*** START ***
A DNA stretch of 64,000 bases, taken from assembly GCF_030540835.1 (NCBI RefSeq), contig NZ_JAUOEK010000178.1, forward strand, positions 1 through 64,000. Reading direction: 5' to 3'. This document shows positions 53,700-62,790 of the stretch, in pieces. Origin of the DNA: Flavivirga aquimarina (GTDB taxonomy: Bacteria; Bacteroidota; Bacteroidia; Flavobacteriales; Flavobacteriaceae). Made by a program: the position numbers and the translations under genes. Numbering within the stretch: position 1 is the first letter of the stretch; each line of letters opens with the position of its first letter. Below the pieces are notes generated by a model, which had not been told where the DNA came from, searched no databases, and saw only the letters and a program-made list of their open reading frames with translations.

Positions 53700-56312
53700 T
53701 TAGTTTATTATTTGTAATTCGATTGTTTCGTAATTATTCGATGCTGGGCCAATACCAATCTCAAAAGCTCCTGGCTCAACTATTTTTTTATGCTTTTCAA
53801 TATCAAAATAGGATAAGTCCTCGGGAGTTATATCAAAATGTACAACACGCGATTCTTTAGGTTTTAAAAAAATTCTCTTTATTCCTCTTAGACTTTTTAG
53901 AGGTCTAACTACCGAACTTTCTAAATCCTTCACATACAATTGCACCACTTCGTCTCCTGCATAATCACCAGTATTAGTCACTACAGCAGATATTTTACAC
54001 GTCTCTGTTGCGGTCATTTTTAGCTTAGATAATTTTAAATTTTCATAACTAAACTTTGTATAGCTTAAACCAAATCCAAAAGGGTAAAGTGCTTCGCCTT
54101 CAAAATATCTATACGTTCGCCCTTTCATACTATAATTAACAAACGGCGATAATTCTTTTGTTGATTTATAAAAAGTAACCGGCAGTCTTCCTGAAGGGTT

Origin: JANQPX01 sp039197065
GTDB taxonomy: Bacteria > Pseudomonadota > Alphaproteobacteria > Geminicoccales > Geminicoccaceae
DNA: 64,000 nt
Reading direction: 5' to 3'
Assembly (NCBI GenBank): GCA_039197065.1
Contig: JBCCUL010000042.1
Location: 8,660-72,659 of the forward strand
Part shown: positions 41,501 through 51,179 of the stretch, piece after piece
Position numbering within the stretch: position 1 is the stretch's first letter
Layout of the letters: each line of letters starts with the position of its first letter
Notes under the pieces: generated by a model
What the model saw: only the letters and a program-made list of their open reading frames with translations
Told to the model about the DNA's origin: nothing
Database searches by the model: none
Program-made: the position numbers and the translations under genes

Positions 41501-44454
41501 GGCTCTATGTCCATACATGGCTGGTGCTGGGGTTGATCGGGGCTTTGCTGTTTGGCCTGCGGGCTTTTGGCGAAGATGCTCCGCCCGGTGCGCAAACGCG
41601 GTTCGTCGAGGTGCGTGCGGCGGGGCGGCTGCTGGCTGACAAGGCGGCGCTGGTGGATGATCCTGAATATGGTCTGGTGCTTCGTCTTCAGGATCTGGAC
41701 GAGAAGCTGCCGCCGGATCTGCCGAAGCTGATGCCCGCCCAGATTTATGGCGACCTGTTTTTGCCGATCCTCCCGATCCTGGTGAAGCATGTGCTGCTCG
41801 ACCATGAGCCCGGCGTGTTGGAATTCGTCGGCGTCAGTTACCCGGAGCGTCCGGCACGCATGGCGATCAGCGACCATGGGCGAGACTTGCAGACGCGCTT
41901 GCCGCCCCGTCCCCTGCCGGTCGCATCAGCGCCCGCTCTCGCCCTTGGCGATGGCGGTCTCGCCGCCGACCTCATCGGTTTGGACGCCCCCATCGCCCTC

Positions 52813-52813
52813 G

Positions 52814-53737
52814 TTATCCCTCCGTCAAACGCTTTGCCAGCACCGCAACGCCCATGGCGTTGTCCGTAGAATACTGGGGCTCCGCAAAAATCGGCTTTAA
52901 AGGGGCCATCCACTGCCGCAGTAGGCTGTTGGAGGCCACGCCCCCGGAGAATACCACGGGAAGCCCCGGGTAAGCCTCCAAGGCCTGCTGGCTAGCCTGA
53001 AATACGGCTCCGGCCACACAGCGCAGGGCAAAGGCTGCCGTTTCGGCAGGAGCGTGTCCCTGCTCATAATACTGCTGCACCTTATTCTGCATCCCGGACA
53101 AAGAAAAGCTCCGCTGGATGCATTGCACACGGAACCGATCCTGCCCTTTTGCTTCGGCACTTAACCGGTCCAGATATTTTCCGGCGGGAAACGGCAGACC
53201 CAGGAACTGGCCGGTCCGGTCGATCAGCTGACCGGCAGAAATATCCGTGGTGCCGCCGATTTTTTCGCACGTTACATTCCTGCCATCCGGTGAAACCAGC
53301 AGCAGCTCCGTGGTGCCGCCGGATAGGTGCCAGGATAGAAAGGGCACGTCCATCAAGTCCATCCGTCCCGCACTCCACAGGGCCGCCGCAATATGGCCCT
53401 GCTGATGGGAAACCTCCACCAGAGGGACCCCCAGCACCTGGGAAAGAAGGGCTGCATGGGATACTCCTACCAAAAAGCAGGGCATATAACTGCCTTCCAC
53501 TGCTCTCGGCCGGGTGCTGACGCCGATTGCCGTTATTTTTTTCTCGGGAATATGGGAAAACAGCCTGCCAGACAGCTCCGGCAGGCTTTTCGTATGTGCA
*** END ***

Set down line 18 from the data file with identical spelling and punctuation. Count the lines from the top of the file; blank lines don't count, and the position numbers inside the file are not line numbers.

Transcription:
Layout of the letters: each line of letters starts with the position of its first letter